Polling supports pro-freedom ideas too

Recently, former NM State Senator had a column in the Albuquerque Journal in which he laid out several long-standing liberal priorities: a higher minimum wage, gun control, caps on interest rates for payday loans, campaign finance reform, and term limits. I like former Sen. Fischmann and we agree on several things (including term limits), but he conveniently omits a number of free market policy reforms that also poll well, but have failed to gain traction (mostly in the Democrat-controlled New Mexico Senate) in recent years.

*70 percent of New Mexicans support adoption of a”right to work” law
*68 percent support reducing worker’s compensation benefits when workers show up drunk or stoned on the job and injure themselves.
*No less than 62 percent support school choice tax credits.

These are just a few significant free market issues that have polled well. I’d like to see if the public thinks the Legislature should act to explicitly allow ride-sharing services Uber and Lyft to operate in New Mexico. Legislation on that also died in the New Mexico Senate. I’ll bet it is a strong majority though.

As much as I like polling and finding out what the public wants, we don’t have a direct democracy. Government is not run on polls alone. And then there are the ambiguities of polling. For example on the minimum wage: once job losses due to minimum wage hikes are mentioned (and we know jobs are lost when minimum wages rise), support for raising the minimum wage reverses as shown below. Polling can be helpful and we’d definitely like to see some of these free market ideas voted on (at least), but implementing public policy isn’t as easy as just doing a poll.

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10 Replies to “Polling supports pro-freedom ideas too”

  1. What voters want doesn’t matter when incumbent legislators are re-elected without opposition. I am effectively disenfranchised because my representatives in the senate, house and city council have no electoral competition. Unless Republicans can field a serious candidate in every legislative district, we will continue to have a one-and-a-half-party system in New Mexico.

    1. James A. McClure: You strike me as just the sort of “serious candidate” the Republican Party is looking for. You could kill two birds with one stone by running for the State Legislature. Have at it.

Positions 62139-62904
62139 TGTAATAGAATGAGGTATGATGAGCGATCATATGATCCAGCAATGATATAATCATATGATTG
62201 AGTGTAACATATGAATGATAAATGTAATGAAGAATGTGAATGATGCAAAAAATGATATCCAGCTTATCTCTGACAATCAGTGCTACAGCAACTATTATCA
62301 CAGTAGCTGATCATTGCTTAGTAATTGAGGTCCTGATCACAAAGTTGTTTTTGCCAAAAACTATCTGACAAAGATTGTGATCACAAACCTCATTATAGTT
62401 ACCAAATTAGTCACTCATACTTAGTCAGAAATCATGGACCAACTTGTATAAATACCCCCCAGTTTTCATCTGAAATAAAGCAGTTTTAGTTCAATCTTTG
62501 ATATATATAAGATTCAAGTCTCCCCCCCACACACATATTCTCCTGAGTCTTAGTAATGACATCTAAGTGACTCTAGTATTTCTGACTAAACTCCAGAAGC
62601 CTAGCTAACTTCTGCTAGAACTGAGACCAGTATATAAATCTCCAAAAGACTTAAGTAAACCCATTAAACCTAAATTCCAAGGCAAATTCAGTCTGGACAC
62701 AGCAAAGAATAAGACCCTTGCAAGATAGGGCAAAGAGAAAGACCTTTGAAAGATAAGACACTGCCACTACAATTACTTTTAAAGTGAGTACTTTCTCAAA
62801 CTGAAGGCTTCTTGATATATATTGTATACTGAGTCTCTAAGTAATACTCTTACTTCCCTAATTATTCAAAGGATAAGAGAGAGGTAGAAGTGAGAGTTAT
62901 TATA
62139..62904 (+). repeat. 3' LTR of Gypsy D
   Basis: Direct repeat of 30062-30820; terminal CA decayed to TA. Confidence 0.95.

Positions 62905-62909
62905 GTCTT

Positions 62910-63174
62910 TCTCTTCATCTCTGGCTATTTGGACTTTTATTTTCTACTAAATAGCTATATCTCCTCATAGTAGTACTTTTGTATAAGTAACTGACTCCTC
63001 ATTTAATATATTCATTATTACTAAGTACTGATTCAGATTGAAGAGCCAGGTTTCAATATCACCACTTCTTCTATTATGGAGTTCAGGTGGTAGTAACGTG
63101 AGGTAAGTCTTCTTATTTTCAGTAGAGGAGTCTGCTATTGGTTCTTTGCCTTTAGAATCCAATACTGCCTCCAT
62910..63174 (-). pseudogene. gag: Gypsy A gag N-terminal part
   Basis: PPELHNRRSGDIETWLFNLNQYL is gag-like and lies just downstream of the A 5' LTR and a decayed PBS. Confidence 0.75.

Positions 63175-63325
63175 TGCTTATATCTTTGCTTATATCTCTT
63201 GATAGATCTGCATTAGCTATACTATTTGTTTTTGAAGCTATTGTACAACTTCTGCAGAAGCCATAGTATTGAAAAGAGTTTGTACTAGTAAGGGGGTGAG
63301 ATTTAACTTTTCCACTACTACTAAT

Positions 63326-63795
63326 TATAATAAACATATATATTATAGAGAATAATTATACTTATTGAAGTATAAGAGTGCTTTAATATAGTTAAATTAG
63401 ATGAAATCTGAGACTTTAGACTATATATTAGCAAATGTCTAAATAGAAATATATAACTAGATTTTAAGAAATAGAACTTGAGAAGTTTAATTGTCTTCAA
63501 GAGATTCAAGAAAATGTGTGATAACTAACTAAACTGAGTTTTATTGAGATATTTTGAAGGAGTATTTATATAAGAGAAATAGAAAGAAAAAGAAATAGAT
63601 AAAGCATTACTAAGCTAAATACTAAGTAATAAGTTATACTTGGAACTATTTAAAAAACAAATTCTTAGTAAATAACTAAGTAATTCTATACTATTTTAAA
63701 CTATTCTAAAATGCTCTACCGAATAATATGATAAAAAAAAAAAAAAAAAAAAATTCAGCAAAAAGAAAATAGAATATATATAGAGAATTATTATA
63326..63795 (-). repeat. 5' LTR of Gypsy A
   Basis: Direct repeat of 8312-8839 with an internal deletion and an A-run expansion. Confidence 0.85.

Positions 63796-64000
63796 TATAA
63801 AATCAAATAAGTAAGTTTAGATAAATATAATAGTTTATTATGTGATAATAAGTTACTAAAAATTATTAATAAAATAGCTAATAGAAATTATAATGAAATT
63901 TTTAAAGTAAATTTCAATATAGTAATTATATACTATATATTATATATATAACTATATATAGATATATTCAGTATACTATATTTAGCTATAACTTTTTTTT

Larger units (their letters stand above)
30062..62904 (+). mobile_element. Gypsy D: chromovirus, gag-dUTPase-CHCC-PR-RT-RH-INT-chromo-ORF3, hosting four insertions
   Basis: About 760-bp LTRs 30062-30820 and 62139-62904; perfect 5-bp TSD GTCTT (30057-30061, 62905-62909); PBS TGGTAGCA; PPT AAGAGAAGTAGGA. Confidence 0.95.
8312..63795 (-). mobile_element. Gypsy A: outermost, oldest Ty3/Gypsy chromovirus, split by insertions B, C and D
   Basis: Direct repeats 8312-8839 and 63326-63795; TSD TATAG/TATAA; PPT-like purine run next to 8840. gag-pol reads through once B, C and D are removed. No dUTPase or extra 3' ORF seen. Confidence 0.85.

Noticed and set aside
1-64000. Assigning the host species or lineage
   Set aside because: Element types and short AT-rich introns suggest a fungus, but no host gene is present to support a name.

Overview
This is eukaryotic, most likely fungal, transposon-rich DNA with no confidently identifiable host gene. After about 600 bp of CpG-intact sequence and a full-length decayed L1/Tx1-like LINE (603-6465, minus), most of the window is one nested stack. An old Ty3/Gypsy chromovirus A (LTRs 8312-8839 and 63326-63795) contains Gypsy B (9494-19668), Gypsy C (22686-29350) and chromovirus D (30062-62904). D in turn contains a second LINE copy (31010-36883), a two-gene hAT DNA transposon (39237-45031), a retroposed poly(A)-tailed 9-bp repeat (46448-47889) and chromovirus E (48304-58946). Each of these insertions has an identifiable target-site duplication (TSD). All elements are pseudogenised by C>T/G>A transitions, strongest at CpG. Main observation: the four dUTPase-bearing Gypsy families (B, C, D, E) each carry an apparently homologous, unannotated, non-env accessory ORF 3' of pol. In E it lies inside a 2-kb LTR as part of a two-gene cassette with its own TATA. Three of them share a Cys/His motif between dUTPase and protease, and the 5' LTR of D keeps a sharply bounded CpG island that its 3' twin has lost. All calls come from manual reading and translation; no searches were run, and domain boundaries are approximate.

2. Democrats in this state could vote themselves down a sewer hole and they still would blame Republicans if they could still find one.

  3. Perhaps the Mayor and City Council should do some polling about how much we want our money spent on that silly bus lane down Central. I think they’d find it’s not a very popular or practical use of taxpayer dollars!

  4. Re the poll questions on raising the minimum wage: What if raising the minimum wage would save taxpayers billions in welfare payments?

    1. I’m not sure how that would work, Lee. There isn’t a magic money tree at any of these businesses. For every employee they pay a little more under a minimum wage, they will reduce the hours or eliminate another worker. That doesn’t do much for the welfare situation.

  5. That was not my question. It was a question to ask voters under Americans favor raising the minimum wage unless it cost jobs. – – – unless it saved billions in taxes. However, what data is available that shows the effect of raising the minimum wage in the past?

  6. See also:

    Cato Institute’s Policy Analysis of the American Welfare State

    object.cato.org/sites/Cato.org/files/pubs/Pdf/PA694.pdf

    Increase of children in poverty

    nces.ed.gov/programs/coe/pdf/coe-cce.pdf.

    These websites are questionable, sorry, but the data isn’t.

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